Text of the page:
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 Post subject: IT News: Tech titans battle on Internet, desktop
PostPosted: Sun Oct 09, 2005 7:00 pm 
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For years, Microsoft has been able to use its money and size to muscle aside its competitors.

Now it’s facing a competitor it can’t push around so easily – Google.

The popular search engine is mounting what may be the most serious challenge yet to Microsoft’s desktop dominance.

While most everyone agrees the battle is shaping up to be epic, the front lines aren’t clear yet. Microsoft traditionally makes desktop software. Google is known for its search engine. But both sides are quickly encroaching on each other’s turf.

Jordan Rohan, an analyst for RBC Capital Markets, said Google has larger ambitions than most people realize. And those ambitions will put it squarely in Microsoft’s path.

“Google has pulled off the greatest obfuscation in the history of Silicon Valley: Everyone thinks they’re a one-trick pony,” he said, referring to the firm’s search engine roots. “They’re going after Microsoft in a big way.”

The two firms are converging on the Internet and on the desktop. Microsoft, which has made most of its money by selling software, is increasingly embracing the Internet by creating its own search engine and online advertising service. As such, it will be competing with Google for people’s attention as well as corporate ad dollars.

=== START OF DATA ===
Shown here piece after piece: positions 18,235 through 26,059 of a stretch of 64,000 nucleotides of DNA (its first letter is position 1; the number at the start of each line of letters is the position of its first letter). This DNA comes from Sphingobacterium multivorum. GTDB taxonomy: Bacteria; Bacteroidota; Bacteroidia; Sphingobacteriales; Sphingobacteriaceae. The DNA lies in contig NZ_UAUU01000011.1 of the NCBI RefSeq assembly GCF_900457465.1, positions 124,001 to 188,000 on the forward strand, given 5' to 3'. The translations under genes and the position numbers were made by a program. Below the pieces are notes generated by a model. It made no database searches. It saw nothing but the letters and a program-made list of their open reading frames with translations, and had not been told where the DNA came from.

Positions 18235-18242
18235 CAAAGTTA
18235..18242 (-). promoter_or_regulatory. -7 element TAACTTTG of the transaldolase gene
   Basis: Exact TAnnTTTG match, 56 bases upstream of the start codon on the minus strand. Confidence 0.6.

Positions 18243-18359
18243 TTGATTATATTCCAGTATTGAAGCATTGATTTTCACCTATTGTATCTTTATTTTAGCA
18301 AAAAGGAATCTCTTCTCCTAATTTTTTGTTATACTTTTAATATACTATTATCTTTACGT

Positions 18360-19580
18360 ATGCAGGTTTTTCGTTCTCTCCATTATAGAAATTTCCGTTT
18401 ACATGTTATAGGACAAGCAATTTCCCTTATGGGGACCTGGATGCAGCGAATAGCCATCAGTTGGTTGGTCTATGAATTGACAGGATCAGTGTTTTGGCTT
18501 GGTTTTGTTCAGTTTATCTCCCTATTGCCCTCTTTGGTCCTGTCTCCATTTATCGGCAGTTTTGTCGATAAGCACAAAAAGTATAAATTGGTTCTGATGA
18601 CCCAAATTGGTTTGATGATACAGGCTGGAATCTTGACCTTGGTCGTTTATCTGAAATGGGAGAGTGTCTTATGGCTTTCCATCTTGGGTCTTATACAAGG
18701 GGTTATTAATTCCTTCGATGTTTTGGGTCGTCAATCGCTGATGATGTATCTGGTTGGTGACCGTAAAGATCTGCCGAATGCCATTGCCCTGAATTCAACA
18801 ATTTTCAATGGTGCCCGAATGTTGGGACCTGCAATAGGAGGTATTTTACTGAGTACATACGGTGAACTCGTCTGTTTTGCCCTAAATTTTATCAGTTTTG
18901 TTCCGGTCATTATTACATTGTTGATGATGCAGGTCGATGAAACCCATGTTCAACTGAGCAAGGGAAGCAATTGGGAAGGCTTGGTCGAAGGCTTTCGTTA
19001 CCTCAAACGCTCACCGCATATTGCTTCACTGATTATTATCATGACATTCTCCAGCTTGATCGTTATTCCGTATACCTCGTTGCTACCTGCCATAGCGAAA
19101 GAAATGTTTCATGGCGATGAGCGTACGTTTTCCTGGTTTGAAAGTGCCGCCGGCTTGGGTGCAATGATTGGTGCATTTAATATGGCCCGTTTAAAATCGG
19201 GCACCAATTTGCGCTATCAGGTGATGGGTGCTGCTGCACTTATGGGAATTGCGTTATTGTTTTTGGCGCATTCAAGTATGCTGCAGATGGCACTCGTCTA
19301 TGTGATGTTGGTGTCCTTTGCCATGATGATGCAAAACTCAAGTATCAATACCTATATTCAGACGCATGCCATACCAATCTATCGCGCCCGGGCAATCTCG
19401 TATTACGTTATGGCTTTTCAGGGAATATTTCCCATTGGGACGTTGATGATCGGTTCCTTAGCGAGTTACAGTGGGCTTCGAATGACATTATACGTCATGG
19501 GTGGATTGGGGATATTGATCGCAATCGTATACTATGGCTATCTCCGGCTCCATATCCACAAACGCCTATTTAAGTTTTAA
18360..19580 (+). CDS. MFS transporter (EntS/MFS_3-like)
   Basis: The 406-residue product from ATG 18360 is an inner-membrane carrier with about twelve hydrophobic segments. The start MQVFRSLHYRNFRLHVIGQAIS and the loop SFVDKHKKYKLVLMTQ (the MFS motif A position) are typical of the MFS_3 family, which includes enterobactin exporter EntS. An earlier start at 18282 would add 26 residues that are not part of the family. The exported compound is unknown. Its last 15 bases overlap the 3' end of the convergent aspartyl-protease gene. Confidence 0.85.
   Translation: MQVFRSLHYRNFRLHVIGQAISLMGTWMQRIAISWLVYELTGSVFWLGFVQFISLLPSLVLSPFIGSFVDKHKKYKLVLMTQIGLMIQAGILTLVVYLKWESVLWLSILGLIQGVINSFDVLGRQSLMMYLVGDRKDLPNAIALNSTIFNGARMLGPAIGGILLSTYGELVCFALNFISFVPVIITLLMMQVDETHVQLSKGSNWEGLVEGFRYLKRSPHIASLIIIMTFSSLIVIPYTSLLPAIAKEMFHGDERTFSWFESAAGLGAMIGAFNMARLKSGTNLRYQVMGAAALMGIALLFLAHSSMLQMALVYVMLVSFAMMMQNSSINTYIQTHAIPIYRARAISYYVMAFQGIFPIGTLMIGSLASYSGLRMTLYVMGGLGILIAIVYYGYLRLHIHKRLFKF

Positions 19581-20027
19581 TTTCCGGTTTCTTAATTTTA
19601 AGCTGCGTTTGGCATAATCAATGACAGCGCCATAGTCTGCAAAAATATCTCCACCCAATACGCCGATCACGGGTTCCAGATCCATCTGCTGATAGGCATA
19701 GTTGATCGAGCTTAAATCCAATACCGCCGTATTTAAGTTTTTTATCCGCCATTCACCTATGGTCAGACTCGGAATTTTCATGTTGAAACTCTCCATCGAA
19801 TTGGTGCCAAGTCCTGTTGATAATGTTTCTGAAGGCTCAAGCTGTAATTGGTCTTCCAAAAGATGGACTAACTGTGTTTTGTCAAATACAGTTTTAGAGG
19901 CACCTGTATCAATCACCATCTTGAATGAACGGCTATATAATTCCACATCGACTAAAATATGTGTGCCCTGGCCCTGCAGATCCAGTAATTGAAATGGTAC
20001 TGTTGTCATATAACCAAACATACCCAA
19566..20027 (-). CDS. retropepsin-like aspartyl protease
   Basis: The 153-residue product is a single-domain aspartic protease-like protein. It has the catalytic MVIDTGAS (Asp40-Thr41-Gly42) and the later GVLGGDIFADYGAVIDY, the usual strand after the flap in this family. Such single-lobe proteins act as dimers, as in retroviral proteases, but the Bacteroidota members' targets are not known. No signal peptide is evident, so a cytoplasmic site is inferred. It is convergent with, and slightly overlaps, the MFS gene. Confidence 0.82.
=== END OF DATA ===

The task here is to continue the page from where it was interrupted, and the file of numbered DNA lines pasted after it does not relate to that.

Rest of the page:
Google, which makes its money from Internet advertising, is rolling out new products at a furious pace, many of which would traditionally be viewed as software. Basically, Google aspires to offer many of the same capabilities Microsoft does, except it wants to deliver the software over the Internet rather than sell it on a disk. In many ways, the competition boils down to the old way of selling software and the new way of selling, or more accurately, “distributing,” software. Microsoft sells shrink-wrapped boxes of software. Google delivers it to you over the Internet.

It’s expected to be a classic business brawl that includes personal animosity, evidenced by Microsoft CEO Steve Ballmer’s promise to “bury” Google after the Mountain View firm seduced away one of the Redmond, Wash., firm’s top technologists, according to court documents.

Google’s accelerating growth and widening ambitions were recently in the Bay Area spotlight. First, the firm inked a surprising deal with the NASA Ames Research Center, in which Google will build an enormous corporate campus next to the former military base at Moffett Field. The agreement should help the firm accommodate its hyper-growth while collaboration with the space agency on far-reaching research should help Google take on its nemesis to the north. That was followed by a proposal in which Google offered to blanket the city of San Francisco with free wireless Internet access, called Wi-Fi. San Francisco is reviewing the offer along with more than a dozen others.